Bath safety is an increasingly important topic among our seniors and anyone with a mobility challenge. One fourth of Americans over 65+ fall every year and falls are the leading cause of hospitalizations and early deaths. Every year over 235,000 people slip and fall in the bathroom and have an accident. And these accidents can be costly for both our loved ones and their families. It’s our job to educate everyone around us, including caregivers, about the risks and dangers in the bathroom and the safety measures that we can implement.
In addition to making changes to the bathroom, there are other things that seniors and those with mobility challenges can do. Make sure to have your eyes checked periodically to make sure you can see clearly in and around the bath. Make sure to wear glasses or contacts if you need them when entering the bathroom. Always proceed slowly in the bath and be aware of any medications as certain medications can make people drowsy or dizzy.
The next step is to prepare the space for a safe bathroom.
Removing clutter should be one of the first things you do when you prepare the bath for safety. Look around the space and determine if there is anything that may get in the way of the path to the toilet, sink and bath/shower and if so, remove it or put it away. Remove any cords and identify any tripping hazards such as hairdryers, straighteners and shaving chargers. Watch out for towels draping from towel racks too and tuck these away or take them off of the rack. It’s important to not confused towel racks as towel racks are not meant to add support. Wipe off any water on the floor and make sure the floor and path to the bath are as dry as possible. This is important to prevent slipping.
Install Grab Bars
Grab bars have become increasingly popular in bath safety. Grab bars can be installed in and around the bath or shower and around the toilet as well. We recommend taking this one step further and removing towel racks and replacing them with grab bars. Towel racks can mistakenly look like grab bars. Add grab bars around the walls of the bathroom leading into the bath or shower. These great safety devices are not usually meant to support the full weight of the user but they are a great support addition in any bathroom. Grab bars come in a variety of shapes and sizes, some smaller and more compact and others much longer. Grab bars are increasingly being offering in chrome and polished metal to compliment the design of bathrooms.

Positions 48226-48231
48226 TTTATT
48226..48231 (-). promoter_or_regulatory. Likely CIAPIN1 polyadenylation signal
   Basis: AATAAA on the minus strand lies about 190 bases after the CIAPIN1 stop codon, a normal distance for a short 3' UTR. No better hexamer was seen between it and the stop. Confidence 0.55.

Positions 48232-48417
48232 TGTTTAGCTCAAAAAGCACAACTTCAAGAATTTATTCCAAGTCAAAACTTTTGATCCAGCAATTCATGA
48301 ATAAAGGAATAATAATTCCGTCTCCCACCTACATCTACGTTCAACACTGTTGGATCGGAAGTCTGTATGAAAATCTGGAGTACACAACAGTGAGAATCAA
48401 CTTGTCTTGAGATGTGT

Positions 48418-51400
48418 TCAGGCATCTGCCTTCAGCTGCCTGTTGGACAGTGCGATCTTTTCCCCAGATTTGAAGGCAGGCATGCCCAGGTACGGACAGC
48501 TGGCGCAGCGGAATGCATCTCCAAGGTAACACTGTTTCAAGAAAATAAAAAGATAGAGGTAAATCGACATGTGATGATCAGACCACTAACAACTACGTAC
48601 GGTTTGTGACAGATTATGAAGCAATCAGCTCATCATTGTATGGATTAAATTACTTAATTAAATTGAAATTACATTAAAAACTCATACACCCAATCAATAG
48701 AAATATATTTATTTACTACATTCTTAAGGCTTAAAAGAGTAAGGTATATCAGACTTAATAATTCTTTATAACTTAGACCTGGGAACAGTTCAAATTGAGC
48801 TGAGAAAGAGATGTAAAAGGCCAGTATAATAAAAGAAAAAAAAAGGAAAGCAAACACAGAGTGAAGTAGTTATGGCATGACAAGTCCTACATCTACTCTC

Non-Slip Bath Aid Accessories
Why stand when you can sit? Frankly just standing up in the shower is a slipping hazard. Make sure to have a shower mat with a grip on it. Also opt for a shower chair, bath bench or stool so you can sit and relax while in the bath or shower. A stepping stool is a great accessory to allow the user to more easily get into the shower, effectively creating a mini step to enter the bath. Also wearing sneakers and shoes into the bathroom and taking them off at the last second before entering the bath is a great way to have foot support and grip on the floor up until entering the bath.
Bath safety is an important but sometimes uncomfortable topic. The bath is an intimate area and making changes to the space can be difficult. People who have lived in their homes for long periods of time may find themselves reluctant to make changes to spaces as personal and important as the bath. Often these changes may need to be encouraged by the caregiver or family member. Setting up a plan, starting with preparing the space for safety and installing basic bath aid accessories is crucial to maximize the safety for our loved ones.